Most Poniatowskiego (The bridge of Poniatowski)

Finished 1914 - the 3rd bridge across the river. Destroyed 1944 rebuilt 1946.

Here, on the middle of the bridge, Poland's strong man Marshal Pilsudski met and negotiated with Poland's President Stanislaw Wojciechowski during the 1926 coup.

© Michael Hardenfelt 2012

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Old Town

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Along the river bank

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Marszalkowska Street

The garden at the University Library

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Click on the hyper link to get to the place you would like to visit, or follow the whole route and take a break when you find something interesting.





Just before the river.

The bridge rises above the level of the river long before the actual river. The terrain on the ground is a normally developed area. This is a block of flats seen from the bridge.

The stadium is on the other side of the river from the centre. So is the beach, if someone should feel like lazing on the sand. 

Teatr Powszechny (The Common Theatre) - 5 minutes walk from the stadium.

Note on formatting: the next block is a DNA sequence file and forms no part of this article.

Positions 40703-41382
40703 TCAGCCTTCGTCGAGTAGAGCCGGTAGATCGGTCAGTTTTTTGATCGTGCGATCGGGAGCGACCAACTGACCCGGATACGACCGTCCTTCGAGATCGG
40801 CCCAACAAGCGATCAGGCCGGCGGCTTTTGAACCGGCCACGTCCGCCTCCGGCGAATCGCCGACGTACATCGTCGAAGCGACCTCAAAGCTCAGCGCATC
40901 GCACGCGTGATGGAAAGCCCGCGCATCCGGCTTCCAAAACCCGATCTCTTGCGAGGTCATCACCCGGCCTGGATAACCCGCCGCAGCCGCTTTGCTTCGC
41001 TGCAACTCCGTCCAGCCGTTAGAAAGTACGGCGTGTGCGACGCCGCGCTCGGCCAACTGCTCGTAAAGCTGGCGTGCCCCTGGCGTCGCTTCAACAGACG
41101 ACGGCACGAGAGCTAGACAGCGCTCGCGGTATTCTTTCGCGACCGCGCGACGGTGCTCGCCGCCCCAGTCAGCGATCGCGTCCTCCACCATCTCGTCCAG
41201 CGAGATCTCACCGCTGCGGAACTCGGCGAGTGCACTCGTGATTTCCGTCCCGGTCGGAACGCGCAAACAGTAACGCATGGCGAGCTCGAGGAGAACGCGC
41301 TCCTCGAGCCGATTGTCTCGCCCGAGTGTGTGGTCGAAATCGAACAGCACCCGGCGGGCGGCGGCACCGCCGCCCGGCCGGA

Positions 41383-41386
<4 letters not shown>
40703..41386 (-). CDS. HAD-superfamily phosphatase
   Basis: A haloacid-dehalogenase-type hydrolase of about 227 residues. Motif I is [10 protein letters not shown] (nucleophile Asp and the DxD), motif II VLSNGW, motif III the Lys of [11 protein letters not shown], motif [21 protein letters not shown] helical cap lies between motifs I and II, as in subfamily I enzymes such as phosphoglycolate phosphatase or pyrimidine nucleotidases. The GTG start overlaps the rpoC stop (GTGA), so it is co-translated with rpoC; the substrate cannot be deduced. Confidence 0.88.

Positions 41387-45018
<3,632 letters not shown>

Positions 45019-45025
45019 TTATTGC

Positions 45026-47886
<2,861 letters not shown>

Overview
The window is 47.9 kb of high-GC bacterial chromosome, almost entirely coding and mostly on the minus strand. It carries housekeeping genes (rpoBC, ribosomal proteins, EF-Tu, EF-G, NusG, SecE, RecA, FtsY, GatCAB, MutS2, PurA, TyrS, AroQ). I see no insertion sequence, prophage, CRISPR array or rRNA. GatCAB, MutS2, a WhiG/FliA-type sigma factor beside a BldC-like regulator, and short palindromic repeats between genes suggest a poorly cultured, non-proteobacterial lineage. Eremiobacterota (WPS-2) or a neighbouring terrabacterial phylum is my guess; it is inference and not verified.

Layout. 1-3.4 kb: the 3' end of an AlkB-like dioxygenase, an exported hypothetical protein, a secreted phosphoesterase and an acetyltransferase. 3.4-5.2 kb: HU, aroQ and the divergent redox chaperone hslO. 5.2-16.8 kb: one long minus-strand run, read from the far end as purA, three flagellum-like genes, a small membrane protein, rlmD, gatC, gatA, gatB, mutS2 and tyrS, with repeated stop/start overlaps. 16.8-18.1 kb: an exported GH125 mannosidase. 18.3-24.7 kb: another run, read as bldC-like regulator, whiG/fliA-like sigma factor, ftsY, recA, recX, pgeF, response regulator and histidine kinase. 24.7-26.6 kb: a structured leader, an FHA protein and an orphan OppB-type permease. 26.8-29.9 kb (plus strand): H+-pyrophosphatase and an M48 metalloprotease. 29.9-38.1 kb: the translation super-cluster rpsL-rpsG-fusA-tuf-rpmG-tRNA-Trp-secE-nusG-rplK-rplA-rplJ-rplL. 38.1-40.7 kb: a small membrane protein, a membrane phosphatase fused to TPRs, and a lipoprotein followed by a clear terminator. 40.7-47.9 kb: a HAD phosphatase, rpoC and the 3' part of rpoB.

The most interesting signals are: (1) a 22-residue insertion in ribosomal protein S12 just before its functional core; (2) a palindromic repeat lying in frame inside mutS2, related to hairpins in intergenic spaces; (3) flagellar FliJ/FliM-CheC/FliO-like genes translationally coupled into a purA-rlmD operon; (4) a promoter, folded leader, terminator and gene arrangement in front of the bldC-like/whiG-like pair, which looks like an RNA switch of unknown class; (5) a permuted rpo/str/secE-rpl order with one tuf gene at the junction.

Poland has a long theatre tradition  - professional as well as amateur theatre.



Rondo Waszyngtona - a main junction in Warsaw.

On the right Saska Kepa with villas and loads of wealthy foreigners. On the left the Stadium.  

You can turn to the right down Francuska, straight through is Waszyngtona or on the left we have Zieleniecka, which runs along the Skaryszewski park.

On this round tour we will turn left, but later we shall get together with Waszyngtona once more.




Grochowska Street. Restaurant Galeria Smaku (The Gallery of Tastes).

Formally we are still in Warsaw. In reality we are now leaving the Capital and find ourselves in Poland.  From now on we shall have a long way between the coffee latte and the French croissants, and it is evident that the houses could do with a handyman. 






Left: E. Wedel's old chocolate factory. The factory also has a cafe with factory sales, so there is plenty of opportunity to give yourself and the family a real chocolate orgy. The factory and the trademark were nationalized in 1949, privatised in 1991 and is now owned by a Japanese concern. 

Right: The Cathedral of Prag - a modernist church from 1931. If you think all catholic churches look like each other, then it's maybe worth having a look inside this one. The ornamentation is minimalistic and you feel a freedom to breathe. 





Left: Grochowska Street. Trees, pavement, gratings in front of the windows in slight disrepair. 

Right: A look into the road in the back yard. 

Grochowska Street is an old industrial district, which was incorporated into Warsaw in 1916. In general Praga was not affected by the military operations during WWII, and many of the buildings are original pre-war premises from before 1940.



Click on the pictures to see an enlargement!


Left: The red sign informs us that this is where we find the local Welfare Office (Dzielnicowe Centrum Pomocy Socjalnej).


Right: New residential housing in between two old blocks of flats. 






Rondo Wiatraczna - one of the busiest  main junctions on Praga with loads of modern residential housing.